Three times as many people in Denmark are reaching their centenaries compared to 25 years ago, reports broadcaster DR.
The report says that 1,143 Danes could boast one hundred years of life at the beginning of 2017, compared with 367 in 1992.
The list of Danish centenarians now also includes hugely-popular author and journalist Lise Nørgaard, creator of the legendary 1970s DR television series Matador, who celebrates her 100th birthday today.
Despite her high age, Nørgaard was able to give a series of in-depth interviews to the broadcaster for a documentary programme to be released to mark her centenary.
Improved living conditions in a host of aspects, including better working environments, housing, healthcare and elderly care can all be thanked for the longer and better quality of senior years enjoyed by increasing numbers of Danes, says the report.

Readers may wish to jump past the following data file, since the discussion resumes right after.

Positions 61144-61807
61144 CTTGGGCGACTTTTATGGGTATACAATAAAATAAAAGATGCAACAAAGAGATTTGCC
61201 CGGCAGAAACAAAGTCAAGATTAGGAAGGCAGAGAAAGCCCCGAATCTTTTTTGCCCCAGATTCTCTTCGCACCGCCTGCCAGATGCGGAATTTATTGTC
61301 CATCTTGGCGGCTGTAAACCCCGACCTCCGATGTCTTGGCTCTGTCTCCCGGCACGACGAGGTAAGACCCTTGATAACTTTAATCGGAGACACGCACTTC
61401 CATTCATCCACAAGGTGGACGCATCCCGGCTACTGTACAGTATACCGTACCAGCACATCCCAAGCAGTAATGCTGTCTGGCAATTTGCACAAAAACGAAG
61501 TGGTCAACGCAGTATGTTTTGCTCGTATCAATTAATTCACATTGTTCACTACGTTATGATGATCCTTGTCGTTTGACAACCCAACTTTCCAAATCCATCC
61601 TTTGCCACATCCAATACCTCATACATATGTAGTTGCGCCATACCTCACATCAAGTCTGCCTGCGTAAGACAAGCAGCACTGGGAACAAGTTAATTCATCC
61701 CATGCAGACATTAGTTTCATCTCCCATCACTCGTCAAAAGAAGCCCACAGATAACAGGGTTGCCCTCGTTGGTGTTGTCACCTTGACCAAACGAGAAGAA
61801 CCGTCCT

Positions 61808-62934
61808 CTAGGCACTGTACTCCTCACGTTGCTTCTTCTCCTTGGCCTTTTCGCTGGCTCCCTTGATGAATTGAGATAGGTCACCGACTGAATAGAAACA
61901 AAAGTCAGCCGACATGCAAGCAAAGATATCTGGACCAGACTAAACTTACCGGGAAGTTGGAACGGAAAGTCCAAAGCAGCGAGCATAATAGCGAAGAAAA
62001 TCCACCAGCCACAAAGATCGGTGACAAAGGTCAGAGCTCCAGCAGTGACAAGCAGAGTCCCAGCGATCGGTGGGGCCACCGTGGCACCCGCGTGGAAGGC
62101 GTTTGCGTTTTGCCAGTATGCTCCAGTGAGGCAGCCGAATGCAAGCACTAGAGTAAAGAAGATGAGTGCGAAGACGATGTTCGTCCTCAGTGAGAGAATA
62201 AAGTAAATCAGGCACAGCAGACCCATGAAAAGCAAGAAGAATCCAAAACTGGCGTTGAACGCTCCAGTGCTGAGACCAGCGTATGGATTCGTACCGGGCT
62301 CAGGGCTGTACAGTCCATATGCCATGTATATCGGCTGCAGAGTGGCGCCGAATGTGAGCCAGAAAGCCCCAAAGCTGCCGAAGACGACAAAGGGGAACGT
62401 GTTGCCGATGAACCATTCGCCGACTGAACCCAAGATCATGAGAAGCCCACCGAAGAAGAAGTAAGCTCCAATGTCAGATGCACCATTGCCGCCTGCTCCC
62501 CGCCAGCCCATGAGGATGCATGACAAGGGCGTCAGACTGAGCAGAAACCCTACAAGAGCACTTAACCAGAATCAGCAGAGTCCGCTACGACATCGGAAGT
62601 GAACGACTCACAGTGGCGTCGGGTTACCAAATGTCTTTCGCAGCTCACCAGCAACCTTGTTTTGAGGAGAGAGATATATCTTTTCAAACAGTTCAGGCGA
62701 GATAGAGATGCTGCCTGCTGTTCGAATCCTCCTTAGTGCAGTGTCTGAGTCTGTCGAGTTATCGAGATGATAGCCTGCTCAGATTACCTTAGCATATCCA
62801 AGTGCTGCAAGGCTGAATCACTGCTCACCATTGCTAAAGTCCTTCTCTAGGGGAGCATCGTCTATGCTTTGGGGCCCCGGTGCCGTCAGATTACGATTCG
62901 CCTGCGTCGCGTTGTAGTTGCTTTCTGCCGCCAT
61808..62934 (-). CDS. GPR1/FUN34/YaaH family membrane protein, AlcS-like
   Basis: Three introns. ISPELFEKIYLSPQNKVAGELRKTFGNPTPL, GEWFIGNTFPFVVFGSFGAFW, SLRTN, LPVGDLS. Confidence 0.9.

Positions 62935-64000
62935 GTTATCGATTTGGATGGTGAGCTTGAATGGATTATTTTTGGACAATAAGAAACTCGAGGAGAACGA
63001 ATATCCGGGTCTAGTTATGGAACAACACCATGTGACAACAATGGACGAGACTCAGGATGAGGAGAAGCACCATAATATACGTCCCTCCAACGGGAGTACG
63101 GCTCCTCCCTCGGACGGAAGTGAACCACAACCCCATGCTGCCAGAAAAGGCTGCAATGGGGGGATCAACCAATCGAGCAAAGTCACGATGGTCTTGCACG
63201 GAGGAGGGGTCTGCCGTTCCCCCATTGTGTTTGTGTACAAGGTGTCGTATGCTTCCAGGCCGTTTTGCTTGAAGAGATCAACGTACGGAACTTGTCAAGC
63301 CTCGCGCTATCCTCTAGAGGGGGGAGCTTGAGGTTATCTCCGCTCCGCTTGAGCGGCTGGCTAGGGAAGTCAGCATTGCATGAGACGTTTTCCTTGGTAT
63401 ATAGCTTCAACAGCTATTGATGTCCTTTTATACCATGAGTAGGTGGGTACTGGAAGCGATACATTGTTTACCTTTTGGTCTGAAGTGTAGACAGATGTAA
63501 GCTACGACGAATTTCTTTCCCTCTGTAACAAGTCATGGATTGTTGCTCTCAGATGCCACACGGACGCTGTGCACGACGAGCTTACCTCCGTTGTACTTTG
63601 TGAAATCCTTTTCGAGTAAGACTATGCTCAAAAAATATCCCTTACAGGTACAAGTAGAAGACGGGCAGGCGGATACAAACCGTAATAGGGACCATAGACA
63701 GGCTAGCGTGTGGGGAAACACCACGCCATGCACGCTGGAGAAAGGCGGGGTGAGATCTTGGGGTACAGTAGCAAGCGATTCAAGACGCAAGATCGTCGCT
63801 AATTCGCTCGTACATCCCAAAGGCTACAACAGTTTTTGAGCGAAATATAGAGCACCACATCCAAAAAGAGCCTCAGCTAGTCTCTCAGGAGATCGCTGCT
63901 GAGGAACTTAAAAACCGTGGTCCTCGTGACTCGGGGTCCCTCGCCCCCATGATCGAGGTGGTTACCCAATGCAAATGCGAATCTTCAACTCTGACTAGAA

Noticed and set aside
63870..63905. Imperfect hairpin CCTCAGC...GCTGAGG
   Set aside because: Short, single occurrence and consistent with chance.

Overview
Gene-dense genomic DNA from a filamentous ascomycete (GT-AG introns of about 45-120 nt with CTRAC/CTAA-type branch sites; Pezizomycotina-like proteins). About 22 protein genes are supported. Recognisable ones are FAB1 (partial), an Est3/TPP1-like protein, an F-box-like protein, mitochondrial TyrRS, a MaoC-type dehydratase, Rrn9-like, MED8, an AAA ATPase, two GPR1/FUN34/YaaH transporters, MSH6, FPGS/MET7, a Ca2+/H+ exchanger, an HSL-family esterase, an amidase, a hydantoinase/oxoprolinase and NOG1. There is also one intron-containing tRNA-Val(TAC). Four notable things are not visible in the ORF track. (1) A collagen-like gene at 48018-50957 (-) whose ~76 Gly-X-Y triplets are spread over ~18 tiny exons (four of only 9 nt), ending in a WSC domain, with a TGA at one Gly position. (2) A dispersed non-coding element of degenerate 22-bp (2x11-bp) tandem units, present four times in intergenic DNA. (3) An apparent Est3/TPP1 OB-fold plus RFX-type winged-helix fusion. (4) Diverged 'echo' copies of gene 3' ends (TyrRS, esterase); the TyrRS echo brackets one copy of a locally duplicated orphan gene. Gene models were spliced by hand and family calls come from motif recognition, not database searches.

Kaare Christensen, head of the Centre for Age Research at the University of Southern Denmark, told DR that the trend of longer and better lives was likely to continue.
“Elderly people reach old age with better and better mental states, and the data we have… indicates that this progression will continue for many years. It appears that a good start in life with regard to IQ also means high IQ is retained in later life,” he said.
Danish military recruitment tests have shown an increase in the average intelligence of young men during the 20th century, according to DR's report.
“The combination of a good head, IT and economy is positive both for the elderly and on a societal level, as it means elderly people can do many things themselves,” Christensen said.
The current average life expectancy for Danes is 82.2 years for women and 78.8 years for men, according to Statistics Denmark.
But although its number of centenarians is increasing, Denmark still finds itself behind many other OECD countries on life expectancy at the age of 65.
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